The U.S. inflation rate remains stubbornly high, clocking in at 8.3% for this week’s latest reading.
Many people think this gives the Fed even more ammunition to continue raising short-term interest rates from their current levels of around 2.5%. Rates could get as high as 4-5% before all is said and done.
Ray Dalio thinks this could be a bad thing for the stock market:
I estimate that a rise in rates from where they are to about 4.5 percent will produce about a 20 percent negative impact on equity prices (on average, though greater for longer duration assets and less for shorter duration ones) based on the present value discount effect and about a 10 percent negative impact from declining incomes.
This makes sense from a financial theory perspective. Any financial asset is simply the present value of future cash flows discounted back to the present. And the way you discount those cash flows is through interest rates.
Higher interest rates should, in theory, lead to a lower present value.
This not only makes sense in theory but in common sense terms as well. If your hurdle rate is higher, you’re going to require a lower starting price to make an investment worthwhile.
Dalio could be right. This is the first time in a long time government bond yields have offered investors rates that could make them stop and think about putting their cash to work in risk assets.
The one year treasury is now yielding 4%. Real yields remain negative since inflation is still so high but these are the highest nominal yields for short-term bonds since before the 2008 crash:
It’s not only the level of rates but the speed at which they are rising. The yield on one year treasuries just a year ago was 0.07%. It’s up almost 60x in a year.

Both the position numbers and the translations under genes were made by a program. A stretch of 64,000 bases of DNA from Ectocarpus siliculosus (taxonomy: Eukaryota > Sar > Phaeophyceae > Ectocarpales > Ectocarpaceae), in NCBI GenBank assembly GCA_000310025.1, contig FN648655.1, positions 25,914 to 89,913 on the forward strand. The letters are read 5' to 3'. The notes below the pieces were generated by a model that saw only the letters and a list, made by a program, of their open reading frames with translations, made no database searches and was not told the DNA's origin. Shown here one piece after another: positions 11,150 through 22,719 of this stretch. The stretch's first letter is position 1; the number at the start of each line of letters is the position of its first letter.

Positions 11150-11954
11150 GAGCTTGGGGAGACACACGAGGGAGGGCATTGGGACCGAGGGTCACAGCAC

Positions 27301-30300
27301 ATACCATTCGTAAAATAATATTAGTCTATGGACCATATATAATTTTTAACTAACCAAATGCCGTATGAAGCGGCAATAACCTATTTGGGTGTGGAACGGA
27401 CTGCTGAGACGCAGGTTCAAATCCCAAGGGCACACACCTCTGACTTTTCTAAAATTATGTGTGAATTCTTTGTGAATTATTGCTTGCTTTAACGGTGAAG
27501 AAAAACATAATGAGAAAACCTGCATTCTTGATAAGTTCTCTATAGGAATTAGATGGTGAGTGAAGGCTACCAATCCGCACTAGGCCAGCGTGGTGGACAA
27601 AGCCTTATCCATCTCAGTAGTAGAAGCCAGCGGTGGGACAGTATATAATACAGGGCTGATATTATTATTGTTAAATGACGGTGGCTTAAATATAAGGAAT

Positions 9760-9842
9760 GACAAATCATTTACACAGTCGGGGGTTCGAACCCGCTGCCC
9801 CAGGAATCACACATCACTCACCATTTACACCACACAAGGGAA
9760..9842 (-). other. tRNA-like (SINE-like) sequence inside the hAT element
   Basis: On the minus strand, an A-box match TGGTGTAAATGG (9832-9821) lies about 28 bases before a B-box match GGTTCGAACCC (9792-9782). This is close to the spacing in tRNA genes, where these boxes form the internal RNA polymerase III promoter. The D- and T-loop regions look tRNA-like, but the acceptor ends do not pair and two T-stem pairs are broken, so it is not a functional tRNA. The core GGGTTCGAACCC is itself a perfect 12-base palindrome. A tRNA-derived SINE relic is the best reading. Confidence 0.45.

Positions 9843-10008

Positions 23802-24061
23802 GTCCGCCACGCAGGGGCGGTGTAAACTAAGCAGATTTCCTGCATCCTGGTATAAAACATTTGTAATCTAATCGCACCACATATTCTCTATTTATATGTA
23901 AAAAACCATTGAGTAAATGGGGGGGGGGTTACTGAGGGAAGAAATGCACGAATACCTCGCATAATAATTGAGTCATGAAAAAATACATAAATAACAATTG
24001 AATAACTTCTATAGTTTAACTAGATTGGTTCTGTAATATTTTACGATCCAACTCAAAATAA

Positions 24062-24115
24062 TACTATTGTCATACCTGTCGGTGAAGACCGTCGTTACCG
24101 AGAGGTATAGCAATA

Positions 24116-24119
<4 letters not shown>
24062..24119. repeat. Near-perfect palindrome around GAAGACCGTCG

So is the stock market screwed?
Maybe. Dalio’s logic makes sense.
But the stock market doesn’t always make sense, especially when it comes to interest rates.
Here’s the Fed Funds rate going back to the mid-1950s:
Interest rates have been in secular decline since the early-1980s but the three-decade period before that was a secular rise in rates.
The 3-month T-bill is a pretty decent proxy for the Fed Funds Rate:
Since there are some movements in rates in-between meetings it’s easier to use these short-term treasury bills as a proxy for historical comparisons.
The 3-month T-bill was just over 1% in 1954 but ended the decade at more than 4%:
During this time frame, the S&P 500 was up 21% per year or more than 210% in total.
Short-term rates nearly doubled in the 1960s, going from a little more than 4% to 8%:
The 1960s weren’t a great decade for the stock market but the S&P 500 was up a respectable 7.7% annually. Close to 8% per year is not bad during a time when interest rates doubled.
In the 1970s, short-term yields went from 8% to 12%:
Nominally the U.S. stock market did okay in the 1970s. Stocks were up 5.9% per year even as interest rates were breaking through double-digit levels.
The problem is inflation was 7.1% so stocks were down on a real basis.
And that’s the biggest difference between the 1950s, 1960s and 1970s. While inflation was more than 7% per year in the 70s, it was just 2.0% and 2.3%, respectively, in the 50s and 60s.
So while the real returns were spectacular in the 1950s and pretty good in the 1960s, they were awful in the 1970s.
You can never gauge the markets using any single variable but if I had to rank them in terms of importance, inflation would get more first place votes than interest rates.
The stock market has done well in the past when interest rates were rising. But the stock market has tended to perform poorly when inflation is higher.1
Using data going back to 1928, I looked at how the stock market performs in a given year depending on rising/falling inflation and rising/falling interest rates:
This is a simple exercise but tells the story. The stock market doesn’t do nearly as well when inflation is rising and it does really well when inflation is falling (on average).
But when it comes to interest rates, there isn’t much of a discernible pattern. I know a lot of people would like to believe falling interest rates were the sole cause of the entire bull market in stocks from the early-1980s but my contention would be disinflation was a bigger catalyst.
Does this mean Dalio will be proven wrong?
I don’t know. Maybe interest rates matter more right now because investors got used to them being so low for so long.
But the bigger risk to me isn’t rising rates, it’s high inflation sticking around a lot longer.
Michael and I talked about the impact of high hurdle rates on the stock market on this week’s live taping of Animal Spirits:
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Inflation Matters More For the Stock Market Than Interest Rates
1Read more here for some thoughts on why the stock market doesn’t like high inflation.